Today I want to tell you about two hidden pitfalls that could threaten your stock returns—and four stocks that could be the first to take a tumble.
First, the pitfalls. You’ve probably heard of the first one: seasonality.
That’s the market’s tendency to outperform—or underperform—at certain times of the year. A prime example is the “sell in May strategy,” in which some investors bow out from May to October, when market gains tend to be muted.
Now the worst month for stocks—September—is nearly upon us. According to the Hulbert Financial Digest, from 1896 through 2014, the Dow Jones Industrial Average fell an average of 1.06% in September, compared to an average gain of 0.75% for all the other months.
Before we go further, let me be clear about something: I’m not for a minute suggesting you sell all your stocks in August. That’s because these patterns don’t always repeat. The S&P 500 gained 0.32% last September, for example, and if you were out of the market in September 2013, you missed out on a 2.6% gain.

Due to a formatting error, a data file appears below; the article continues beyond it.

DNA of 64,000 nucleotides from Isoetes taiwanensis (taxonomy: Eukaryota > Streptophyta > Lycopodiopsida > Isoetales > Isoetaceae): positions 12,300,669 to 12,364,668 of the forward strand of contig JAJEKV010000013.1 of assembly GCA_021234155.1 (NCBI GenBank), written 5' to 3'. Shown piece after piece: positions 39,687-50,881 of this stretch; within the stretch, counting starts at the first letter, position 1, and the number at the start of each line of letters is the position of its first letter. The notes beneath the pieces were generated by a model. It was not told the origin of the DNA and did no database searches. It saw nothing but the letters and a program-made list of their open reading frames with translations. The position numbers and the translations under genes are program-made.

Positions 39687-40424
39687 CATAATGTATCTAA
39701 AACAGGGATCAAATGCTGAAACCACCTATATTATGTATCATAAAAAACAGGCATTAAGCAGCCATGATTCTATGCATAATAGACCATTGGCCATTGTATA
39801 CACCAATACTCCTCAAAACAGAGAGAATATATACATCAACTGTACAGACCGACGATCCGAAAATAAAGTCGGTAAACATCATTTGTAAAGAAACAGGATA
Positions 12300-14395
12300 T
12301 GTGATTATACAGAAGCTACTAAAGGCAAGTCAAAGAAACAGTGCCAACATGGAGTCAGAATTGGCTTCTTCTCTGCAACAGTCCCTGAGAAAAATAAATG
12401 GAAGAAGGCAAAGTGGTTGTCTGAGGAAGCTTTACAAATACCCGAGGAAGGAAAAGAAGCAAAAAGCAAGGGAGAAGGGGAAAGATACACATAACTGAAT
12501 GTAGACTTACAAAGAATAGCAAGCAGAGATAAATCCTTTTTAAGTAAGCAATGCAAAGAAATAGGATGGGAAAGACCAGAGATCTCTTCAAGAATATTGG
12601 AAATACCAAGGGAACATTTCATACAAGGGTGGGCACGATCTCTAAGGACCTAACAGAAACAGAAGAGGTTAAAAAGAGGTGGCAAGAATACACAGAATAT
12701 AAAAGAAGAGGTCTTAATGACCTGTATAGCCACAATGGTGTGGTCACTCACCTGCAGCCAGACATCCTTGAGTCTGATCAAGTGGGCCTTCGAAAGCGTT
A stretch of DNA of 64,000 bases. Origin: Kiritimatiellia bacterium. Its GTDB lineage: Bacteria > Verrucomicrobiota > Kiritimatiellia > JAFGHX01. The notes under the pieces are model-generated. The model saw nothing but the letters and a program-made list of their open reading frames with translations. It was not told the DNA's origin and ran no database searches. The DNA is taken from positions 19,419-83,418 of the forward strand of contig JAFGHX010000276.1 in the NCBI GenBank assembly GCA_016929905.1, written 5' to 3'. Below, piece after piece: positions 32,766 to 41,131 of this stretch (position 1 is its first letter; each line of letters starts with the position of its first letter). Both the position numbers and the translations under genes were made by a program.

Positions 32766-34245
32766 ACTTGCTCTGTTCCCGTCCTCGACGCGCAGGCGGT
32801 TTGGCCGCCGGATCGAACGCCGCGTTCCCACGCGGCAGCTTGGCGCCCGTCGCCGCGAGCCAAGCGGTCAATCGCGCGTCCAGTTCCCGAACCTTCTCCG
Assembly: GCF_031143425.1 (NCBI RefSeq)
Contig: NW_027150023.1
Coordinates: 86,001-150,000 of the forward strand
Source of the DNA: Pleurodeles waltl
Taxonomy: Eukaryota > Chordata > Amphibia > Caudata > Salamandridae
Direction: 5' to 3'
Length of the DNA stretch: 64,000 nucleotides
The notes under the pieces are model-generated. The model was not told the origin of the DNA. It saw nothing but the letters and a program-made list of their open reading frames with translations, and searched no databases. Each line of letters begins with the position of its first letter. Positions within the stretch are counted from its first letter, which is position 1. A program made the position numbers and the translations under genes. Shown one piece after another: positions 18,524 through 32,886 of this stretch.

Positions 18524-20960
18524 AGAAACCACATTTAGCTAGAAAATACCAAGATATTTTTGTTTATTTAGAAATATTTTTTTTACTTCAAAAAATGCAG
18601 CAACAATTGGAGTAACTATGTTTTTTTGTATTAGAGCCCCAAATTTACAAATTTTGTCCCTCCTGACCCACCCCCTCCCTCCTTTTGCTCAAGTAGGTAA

However, the pattern does make now a great time to prune weak stocks from your portfolio, starting with the four overhyped names I’ll get to in a moment.
Consumer Staples Stocks: Riskier Than They Look
Here’s something else you need to be aware of, particularly if you hold blue chip consumer staples stocks like General Mills (GIS), which I recommended selling on August 1, Kraft-Heinz Co. (KHC) and Anheuser-Busch InBev (BUD): the steady drip of these companies’ sales to smaller, nimbler competitors.
In China, for example, domestic upstart Yunnan Baiyao now controls 10% of the toothpaste market, while sales pop 45% annually, according to The Economist. Meantime in America, the big consumer-products giants have seen their collective market share dip by nearly three percentage points since 2011.
And if you’ve ventured down to your local pub lately, I don’t have to tell you that the number of craft brewers has exploded.
In the crosshairs are the three consumer staples stocks below. All have seen their valuations soar to nosebleed levels this year—but their sluggish growth and lack of innovation won’t support those gaudy numbers for long. Further on, I’ll reveal a real estate investment trust (REIT) that could also be set for a big fall.
3 Consumer Staples Stocks to Sell Now